GRAND RAPIDS — While hockey and basketball leagues are sputtering, growth plans for arena football borders on the phenomenal. In two seasons, the Arena Football League looks to have thirty franchises. By 2005, the AFL’s developmental league, Arena 2, expects to have seventy teams doing business in smaller markets.
When the Grand Rapids Rampage opens its fourth season this Saturday, the AFL will begin its 15th year with four new franchises, all in major markets. New to Arena Football this year is Chicago, Toronto, Detroit and Indianapolis, the Rampage’s opponent this week. This time it’s the Fury for Detroit, instead of the Drive, and the Rush in Chicago, instead of the Bruisers.
Two factors are driving the business growth. One is the AFL’s affiliation with the National Football League. The other is the very energetic commitment made by AFL Commissioner C. David Baker to expand the sport.
“He really has over-delivered on what he planned to do with the league,” said Scott Gorsline, COO of the sports and entertainment division of DP Fox, the Dan and Pamella DeVos-owned firm that owns the Rampage.
As for the NFL’s role in the expansion process, a few years ago the league signed an agreement that gave its owners an option to buy 49.9 percent of the AFL. Gorsline said it appears that the league will exercise its option in the immediate future, a move that will give the AFL a hefty chunk of change and a powerful marketing partner.
Gorsline was confident that the NFL would pick up the option because NFL owners are becoming owners of arena franchises individually. He noted that William Clay Ford, who owns the Detroit Lions, entered into a partnership with Detroit Pistons and Tampa Bay Lightning owner Bill Davidson, and together they own the Fury.
Other NFL owners that have been approved for AFL franchises include Jerry Jones of the Dallas Cowboys, Daniel Snider of the Washington Redskins and Tom Benson of the New Orleans Saints. At least three other NFL owners are likely to have arena franchises soon.
“The NFL now is handling the development and administration of all our referees for the Arena Football League. They’ve also engaged in a lot of marketing for the league, and the NFL’s in-house marketing department is probably the strongest marketing department in all of sports,” said Gorsline.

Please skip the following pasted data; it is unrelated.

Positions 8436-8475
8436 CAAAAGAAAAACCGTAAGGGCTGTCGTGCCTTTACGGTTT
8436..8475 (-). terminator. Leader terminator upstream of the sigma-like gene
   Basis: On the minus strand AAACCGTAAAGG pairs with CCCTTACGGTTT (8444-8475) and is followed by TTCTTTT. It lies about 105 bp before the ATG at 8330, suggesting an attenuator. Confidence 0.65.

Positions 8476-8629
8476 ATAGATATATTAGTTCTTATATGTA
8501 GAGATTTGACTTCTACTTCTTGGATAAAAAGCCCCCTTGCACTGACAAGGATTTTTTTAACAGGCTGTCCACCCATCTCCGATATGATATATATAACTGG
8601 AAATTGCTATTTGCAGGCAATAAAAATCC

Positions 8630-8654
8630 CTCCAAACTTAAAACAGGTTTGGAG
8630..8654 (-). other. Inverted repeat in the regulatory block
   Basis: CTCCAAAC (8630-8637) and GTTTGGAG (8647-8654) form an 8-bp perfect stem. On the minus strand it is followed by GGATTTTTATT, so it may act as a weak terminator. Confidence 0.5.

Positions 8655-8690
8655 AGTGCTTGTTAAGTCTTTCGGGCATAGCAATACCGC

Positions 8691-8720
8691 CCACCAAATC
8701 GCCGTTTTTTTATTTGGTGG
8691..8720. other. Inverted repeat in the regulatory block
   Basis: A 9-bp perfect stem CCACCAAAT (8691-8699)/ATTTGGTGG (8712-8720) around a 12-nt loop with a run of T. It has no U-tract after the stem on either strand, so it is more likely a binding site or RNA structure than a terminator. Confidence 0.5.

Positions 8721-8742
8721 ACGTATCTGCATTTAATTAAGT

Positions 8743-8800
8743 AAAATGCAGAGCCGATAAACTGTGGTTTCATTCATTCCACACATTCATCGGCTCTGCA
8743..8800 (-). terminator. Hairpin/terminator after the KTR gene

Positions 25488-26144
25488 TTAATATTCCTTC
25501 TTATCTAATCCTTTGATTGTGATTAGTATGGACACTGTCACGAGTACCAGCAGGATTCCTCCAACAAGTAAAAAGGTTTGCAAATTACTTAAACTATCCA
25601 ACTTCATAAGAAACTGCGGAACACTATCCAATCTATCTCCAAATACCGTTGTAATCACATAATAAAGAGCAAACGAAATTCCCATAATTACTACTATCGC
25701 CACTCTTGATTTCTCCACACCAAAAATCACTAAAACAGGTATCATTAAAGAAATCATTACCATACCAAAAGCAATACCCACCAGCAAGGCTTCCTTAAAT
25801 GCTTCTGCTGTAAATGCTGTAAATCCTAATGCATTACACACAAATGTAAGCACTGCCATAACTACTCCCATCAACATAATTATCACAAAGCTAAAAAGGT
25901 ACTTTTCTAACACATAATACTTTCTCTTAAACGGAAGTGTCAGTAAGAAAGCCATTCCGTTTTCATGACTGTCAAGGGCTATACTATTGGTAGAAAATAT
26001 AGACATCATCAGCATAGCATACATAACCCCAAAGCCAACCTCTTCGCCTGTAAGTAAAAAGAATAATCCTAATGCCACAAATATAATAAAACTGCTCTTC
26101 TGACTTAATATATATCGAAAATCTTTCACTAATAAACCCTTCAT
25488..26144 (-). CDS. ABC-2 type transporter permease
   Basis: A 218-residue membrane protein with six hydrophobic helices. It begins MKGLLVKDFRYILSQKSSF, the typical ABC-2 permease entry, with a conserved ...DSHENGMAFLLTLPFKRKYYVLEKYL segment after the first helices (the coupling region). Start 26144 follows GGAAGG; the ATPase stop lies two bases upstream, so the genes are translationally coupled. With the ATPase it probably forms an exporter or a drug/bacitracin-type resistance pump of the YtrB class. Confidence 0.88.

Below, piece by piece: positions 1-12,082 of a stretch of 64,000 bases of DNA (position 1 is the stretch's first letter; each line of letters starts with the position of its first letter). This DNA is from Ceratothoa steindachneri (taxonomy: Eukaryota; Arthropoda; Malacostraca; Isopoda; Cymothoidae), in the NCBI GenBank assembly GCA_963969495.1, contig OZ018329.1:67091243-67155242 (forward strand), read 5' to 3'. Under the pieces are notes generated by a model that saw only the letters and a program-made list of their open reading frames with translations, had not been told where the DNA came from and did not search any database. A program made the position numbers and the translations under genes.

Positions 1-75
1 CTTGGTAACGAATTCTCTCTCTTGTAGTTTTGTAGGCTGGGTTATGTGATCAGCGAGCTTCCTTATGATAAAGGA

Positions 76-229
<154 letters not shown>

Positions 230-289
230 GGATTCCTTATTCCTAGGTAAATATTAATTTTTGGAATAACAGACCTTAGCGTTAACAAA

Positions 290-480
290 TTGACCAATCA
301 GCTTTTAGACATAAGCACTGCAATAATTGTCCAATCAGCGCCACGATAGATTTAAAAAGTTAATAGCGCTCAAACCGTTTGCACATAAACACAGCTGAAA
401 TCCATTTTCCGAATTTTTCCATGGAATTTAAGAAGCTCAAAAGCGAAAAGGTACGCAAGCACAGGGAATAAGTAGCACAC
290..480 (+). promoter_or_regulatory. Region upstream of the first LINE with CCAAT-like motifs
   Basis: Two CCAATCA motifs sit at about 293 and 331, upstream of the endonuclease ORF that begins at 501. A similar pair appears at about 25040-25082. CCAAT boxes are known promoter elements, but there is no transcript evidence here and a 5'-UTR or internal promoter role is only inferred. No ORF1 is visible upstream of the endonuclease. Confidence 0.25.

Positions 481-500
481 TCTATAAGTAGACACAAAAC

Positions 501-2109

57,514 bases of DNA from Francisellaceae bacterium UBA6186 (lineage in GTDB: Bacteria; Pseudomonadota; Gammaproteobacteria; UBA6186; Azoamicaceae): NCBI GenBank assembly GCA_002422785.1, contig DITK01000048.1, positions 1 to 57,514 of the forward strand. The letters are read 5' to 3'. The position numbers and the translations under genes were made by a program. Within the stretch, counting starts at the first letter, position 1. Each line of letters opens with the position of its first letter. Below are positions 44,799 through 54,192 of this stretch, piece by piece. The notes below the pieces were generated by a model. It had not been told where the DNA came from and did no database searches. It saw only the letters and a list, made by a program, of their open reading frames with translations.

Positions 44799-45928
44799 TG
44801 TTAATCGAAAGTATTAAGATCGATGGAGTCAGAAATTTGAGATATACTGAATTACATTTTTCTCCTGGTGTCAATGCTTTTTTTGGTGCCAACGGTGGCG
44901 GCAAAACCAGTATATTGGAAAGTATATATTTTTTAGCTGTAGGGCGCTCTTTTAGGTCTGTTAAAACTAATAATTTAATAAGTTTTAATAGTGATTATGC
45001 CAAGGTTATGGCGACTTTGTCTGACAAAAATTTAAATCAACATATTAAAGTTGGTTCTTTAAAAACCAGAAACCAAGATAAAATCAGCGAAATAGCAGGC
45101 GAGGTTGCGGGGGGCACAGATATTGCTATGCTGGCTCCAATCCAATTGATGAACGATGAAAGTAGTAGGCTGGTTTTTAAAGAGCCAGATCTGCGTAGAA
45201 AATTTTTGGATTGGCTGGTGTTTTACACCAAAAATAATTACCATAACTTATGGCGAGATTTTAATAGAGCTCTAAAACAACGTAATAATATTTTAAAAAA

The AFL also has strong national TV ties to help with its exposure. ABC, ESPN, ESPN2 and TNN will carry games nationwide. The Rampage home opener against Milwaukee on April 20 will be televised nationally on TNN. Locally, WXSP and Fox Sports Net Detroit will broadcast five Rampage games this season.
The league also has a six-year labor contract with the players that took six months to carve-out and was ratified in August. Last year, the lack of a collective bargaining agreement threatened to cancel the season.
The AFL averages about 11,000 fans per game and 42 percent are women. The Rampage, in the league’s smallest market, has averaged around 9,600 per game and women account for nearly 40 percent of its customers. Bob Sack, senior vice president of business operations for DP Fox, said the local team attracts a few more kids than other franchises, along with a slightly higher turnout of adults over fifty years of age.
“We know we have to have more fans at the game,” said Sack. “But we’re also positive about the response that we’ve received.”
As for the projected growth of Arena 2, Gorsline explained that expansion works well for it because the target markets are smaller cities with minor pro hockey franchises. In those cities, the arenas are largely dark during the off-season, so getting home dates is a relatively easy thing to do and much of the franchise’s organization is already in place on the hockey team.
“The league has gone in and said that this is a good complement to your hockey product, it’s something that you can run during the summer months,” said Gorsline. “And that’s why the league has been able to pull it off so quickly.”
Arena 2 debuted last year with 16 franchises. This season it will have 28. The AFL got its start in 1987 with only four franchises. Fifteen seasons later, the league has four divisions with 19 franchises.
“The league doesn’t tout itself as the fifth major sports league,” said Gorsline, “but that’s its goal.”